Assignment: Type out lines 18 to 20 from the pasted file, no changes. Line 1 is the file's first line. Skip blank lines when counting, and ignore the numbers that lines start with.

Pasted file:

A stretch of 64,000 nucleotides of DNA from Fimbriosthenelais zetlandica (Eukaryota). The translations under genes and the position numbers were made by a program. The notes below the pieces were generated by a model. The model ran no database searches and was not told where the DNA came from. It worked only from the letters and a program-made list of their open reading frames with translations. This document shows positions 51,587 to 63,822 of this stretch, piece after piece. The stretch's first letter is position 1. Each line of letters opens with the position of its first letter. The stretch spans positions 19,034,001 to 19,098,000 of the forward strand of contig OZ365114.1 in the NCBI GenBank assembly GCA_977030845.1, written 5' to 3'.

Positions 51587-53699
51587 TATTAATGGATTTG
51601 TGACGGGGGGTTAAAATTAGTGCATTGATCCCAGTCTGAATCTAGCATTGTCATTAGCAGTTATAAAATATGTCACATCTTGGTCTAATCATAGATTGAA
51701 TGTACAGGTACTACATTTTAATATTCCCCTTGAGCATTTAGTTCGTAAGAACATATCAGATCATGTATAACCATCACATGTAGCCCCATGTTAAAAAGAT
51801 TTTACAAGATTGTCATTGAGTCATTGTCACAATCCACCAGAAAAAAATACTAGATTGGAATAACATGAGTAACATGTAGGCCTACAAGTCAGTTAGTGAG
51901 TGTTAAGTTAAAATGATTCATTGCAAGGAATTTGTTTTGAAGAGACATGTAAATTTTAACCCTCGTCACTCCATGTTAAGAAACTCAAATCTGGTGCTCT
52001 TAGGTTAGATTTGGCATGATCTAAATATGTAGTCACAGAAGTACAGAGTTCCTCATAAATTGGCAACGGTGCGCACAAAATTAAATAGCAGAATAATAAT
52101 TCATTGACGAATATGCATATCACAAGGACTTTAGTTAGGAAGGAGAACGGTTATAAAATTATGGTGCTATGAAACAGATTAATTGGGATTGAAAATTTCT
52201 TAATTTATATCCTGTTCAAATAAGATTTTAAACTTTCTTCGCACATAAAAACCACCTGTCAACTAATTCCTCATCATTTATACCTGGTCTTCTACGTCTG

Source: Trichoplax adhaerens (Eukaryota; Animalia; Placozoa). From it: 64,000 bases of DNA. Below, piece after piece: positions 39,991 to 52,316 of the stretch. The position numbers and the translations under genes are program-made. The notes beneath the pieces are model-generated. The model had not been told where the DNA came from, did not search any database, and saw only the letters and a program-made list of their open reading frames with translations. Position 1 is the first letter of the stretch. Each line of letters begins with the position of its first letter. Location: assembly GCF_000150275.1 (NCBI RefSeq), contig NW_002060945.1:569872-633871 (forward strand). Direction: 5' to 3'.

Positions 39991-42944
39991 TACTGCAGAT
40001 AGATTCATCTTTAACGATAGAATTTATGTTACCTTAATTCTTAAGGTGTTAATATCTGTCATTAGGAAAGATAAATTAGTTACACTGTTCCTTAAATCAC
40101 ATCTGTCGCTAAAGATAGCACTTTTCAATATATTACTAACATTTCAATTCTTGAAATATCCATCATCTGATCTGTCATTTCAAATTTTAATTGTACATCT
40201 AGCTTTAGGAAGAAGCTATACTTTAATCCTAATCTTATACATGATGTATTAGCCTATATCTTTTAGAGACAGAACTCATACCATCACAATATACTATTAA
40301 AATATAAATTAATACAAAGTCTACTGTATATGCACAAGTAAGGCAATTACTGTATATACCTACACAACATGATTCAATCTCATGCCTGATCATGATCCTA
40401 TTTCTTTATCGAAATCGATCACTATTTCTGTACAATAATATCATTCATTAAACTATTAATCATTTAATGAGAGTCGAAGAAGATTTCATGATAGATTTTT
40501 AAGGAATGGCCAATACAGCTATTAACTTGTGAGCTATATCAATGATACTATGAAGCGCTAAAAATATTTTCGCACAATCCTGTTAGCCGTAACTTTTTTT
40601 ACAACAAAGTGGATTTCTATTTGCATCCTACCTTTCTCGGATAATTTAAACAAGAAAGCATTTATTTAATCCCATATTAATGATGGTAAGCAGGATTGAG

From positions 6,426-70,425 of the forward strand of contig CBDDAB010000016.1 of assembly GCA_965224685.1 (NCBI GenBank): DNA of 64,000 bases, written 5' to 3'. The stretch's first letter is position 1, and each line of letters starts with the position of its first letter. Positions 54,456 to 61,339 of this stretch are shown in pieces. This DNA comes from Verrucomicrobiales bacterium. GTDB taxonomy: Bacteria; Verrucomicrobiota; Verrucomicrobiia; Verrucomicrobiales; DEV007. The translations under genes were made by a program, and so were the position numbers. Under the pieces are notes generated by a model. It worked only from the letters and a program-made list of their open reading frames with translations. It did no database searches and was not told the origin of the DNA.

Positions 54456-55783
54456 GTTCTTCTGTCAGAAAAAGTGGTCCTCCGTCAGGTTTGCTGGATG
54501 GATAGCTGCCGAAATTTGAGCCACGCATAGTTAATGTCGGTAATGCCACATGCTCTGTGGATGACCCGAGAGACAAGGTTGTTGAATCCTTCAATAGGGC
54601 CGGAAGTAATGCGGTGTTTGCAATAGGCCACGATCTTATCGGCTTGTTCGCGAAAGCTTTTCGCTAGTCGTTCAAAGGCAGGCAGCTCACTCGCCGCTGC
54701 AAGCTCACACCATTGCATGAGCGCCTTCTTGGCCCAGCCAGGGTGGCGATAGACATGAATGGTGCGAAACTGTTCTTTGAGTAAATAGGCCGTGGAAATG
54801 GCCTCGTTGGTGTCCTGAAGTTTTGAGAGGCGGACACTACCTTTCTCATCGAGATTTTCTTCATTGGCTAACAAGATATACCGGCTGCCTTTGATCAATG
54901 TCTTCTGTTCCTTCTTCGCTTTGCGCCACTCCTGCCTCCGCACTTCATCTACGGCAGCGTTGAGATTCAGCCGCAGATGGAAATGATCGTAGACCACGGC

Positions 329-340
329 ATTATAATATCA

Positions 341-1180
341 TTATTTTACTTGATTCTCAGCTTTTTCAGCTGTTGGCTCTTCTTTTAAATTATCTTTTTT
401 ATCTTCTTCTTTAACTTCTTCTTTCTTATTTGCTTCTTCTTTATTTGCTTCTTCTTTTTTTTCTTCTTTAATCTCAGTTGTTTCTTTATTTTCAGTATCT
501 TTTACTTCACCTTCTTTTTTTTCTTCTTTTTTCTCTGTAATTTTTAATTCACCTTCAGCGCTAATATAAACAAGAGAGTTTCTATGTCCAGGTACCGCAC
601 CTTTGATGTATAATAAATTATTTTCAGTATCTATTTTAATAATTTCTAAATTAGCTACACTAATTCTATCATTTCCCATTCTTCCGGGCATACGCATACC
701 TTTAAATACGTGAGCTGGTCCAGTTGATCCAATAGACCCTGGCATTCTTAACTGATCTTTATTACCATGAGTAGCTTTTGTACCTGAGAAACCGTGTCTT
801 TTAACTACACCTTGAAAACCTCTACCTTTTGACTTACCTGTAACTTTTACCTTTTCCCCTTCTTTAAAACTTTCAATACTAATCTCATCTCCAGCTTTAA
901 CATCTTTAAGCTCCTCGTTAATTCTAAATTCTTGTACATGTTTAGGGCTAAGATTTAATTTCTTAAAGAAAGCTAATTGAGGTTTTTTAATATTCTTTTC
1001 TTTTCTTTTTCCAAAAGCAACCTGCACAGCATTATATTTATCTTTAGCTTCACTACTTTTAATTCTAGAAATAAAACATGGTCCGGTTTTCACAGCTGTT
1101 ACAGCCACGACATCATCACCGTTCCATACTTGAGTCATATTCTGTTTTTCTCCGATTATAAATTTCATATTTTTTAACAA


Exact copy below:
40401 TTTCTTTATCGAAATCGATCACTATTTCTGTACAATAATATCATTCATTAAACTATTAATCATTTAATGAGAGTCGAAGAAGATTTCATGATAGATTTTT
40501 AAGGAATGGCCAATACAGCTATTAACTTGTGAGCTATATCAATGATACTATGAAGCGCTAAAAATATTTTCGCACAATCCTGTTAGCCGTAACTTTTTTT
40601 ACAACAAAGTGGATTTCTATTTGCATCCTACCTTTCTCGGATAATTTAAACAAGAAAGCATTTATTTAATCCCATATTAATGATGGTAAGCAGGATTGAG